Enjoy this trailer for the upcoming release:

Tuesday, January 6, 2009

Losing a Child

The recent death of John Travolta and Kelly Preston's son has left many parents stepping back and taking time to slow down and enjoy each and every minute we have with our child. Life is too precious to not hold on to the memories we create and to appreciate the time we have on this planet.

The death of a child is not something that parents want to think about, but where does one turn if this sudden loss should occur?

Compassionate Friends is a worldwide organization established to help support those who have lost a child. Founded in 1972, this non-profit group provides community forums, resources and events to bring together families looking for ways to honor their child and keep the memories alive.

Those who have lost a child to SIDS, stillbirth or experienced miscarriage can also find comfort and compassion through the members of this group.

Knowing that you're not alone is one of the biggest strengths during the time of tragedy. Visit the website for details on local chapters, the annual Walk to Remember and the International Gathering.

Stop by their Ways to Give page to learn about how you can donate to Compassionate Friends.

Friday, January 2, 2009

My Lover is Better Than Yours

Have you seen it? The hearts, the red lovey-dovey Valentine's displays that get put up in retail stores the second (or a minute, maybe) after the New Year?

Valentine's Day is the next gift-giving holiday on the calendar and with the economy being what it is, there's no doubt that this year, lovers will have an even more difficult time coming up with the best present for their significant other.
That's why nominating your partner for the World's Best Lover contest is a definite win-win!

Love Guru Dr. Ava Cadell, founder of Loveology University, invites romantics to submit a FREE entry listing why their lover is the best. In return, they'll receive a FREE certificate for their partner attesting to this loving tribute. This is a perfect Valentine's gift at no cost.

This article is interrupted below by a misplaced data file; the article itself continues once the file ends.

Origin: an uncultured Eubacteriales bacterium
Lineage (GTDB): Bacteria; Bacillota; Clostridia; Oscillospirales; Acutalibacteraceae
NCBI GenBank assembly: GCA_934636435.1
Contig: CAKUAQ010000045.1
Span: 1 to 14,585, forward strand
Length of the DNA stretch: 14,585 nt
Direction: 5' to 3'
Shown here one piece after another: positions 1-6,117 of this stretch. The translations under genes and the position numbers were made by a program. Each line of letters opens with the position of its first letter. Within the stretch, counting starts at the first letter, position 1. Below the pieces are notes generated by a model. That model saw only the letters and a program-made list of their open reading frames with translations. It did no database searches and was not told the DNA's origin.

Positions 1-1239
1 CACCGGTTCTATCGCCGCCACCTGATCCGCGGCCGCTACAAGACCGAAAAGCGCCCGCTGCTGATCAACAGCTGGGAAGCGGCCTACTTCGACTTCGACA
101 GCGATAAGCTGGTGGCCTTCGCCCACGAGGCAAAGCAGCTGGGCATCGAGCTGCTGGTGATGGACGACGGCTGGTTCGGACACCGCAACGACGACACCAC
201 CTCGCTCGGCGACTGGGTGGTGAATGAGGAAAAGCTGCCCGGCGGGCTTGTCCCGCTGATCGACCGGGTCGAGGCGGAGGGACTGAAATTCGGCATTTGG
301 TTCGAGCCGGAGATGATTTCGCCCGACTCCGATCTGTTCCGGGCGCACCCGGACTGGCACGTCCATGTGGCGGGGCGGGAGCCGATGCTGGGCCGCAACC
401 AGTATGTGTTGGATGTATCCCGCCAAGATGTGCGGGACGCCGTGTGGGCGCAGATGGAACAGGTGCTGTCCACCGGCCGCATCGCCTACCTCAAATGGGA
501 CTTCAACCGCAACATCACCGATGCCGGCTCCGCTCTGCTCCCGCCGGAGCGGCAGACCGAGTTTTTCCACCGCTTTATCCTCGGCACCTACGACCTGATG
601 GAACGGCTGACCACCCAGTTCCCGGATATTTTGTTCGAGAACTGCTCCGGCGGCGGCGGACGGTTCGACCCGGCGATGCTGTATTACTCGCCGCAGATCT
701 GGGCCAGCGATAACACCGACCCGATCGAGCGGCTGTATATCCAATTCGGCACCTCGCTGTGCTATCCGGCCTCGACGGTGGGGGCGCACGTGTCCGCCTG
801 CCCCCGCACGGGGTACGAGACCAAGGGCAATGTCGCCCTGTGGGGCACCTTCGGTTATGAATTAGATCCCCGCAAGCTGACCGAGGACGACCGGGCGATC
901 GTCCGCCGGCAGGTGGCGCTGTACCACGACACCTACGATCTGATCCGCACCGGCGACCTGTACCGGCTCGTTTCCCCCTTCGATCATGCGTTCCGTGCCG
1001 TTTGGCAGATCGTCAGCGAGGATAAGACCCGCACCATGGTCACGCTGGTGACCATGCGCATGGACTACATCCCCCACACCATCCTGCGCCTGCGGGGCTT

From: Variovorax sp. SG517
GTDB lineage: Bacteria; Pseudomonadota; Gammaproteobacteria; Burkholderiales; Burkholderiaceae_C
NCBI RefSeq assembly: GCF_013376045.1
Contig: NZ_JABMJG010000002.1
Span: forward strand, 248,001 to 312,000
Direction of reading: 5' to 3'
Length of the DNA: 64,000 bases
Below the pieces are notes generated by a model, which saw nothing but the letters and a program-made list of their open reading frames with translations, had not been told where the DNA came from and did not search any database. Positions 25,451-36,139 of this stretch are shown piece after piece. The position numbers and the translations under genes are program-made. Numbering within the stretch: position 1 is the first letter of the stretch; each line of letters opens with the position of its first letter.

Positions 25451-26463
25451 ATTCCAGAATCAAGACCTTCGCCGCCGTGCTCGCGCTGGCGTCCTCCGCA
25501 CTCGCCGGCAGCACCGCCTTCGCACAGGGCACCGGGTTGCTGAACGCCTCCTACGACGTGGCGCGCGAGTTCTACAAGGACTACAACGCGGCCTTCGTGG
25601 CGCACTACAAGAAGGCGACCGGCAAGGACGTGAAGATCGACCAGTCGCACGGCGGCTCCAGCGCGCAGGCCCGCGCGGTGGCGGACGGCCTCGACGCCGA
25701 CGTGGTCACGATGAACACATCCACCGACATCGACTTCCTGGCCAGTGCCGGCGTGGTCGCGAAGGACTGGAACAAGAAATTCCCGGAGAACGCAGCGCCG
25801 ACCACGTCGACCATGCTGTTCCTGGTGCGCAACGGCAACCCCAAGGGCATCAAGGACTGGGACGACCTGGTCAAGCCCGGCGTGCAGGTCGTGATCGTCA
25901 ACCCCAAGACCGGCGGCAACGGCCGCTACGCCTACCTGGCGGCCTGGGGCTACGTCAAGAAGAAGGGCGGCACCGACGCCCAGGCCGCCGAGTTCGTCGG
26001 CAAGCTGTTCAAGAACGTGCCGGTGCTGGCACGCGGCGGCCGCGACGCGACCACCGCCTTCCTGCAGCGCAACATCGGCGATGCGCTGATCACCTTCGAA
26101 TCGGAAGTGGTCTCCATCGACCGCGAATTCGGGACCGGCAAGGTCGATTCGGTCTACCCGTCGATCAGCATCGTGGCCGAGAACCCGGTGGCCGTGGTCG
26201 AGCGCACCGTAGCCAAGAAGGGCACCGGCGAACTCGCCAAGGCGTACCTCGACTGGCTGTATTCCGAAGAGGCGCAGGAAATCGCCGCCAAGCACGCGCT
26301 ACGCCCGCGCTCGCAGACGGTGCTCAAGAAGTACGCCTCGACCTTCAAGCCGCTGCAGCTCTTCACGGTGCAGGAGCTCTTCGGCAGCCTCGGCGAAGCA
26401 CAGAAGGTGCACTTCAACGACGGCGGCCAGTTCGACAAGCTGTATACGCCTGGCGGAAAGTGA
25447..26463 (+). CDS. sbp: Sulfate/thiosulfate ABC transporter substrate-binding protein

Each person who submits an entry will also receive a FREE copy of the ebook 52 Sizzling Sex Secrets. Deadline for submissions is February 6th, 2009. The winner will be announced on February 13th. The winner will receive a $2000 scholarship for Loveology University or $1000 cash.
PLUS -- When you visit the Loveology University facebook page and become a "fan," we will enter you in a drawing for an ebook from Dr Ava (retail $9.95 see the bookstore for details).

Whether you are married, single, male or female - there is an ebook that can make a difference in your love life.

So go ahead, write the ultimate love letter to your partner by submitting him/her in the World's Best Lover Contest and let everyone know why your lover is simply the best!

Thursday, January 1, 2009

New Year - New Y.O.U.

I am working on becoming a certified practitioner for the Y.O.U. Consulting Group (as if I don't have enough on my plate). It's hard to define to those who are not familiar with assessment tools, but, to sum it up, it's cutting edge human assessment technology for creating perfect relationships in business, home and life.

I had several volunteers step up to take the survey for my first homework assignment. I was asked to provide their translation based on their responses to several questions about their appearance, their preferences and their own perception of who they are.

If you'd like to take the personality assessment, please contact me for details. Y.O.U. Consulting Group works with educators, and business owners for team-building and management. There are practitioners waiting to help you succeed in your personal and business relationships.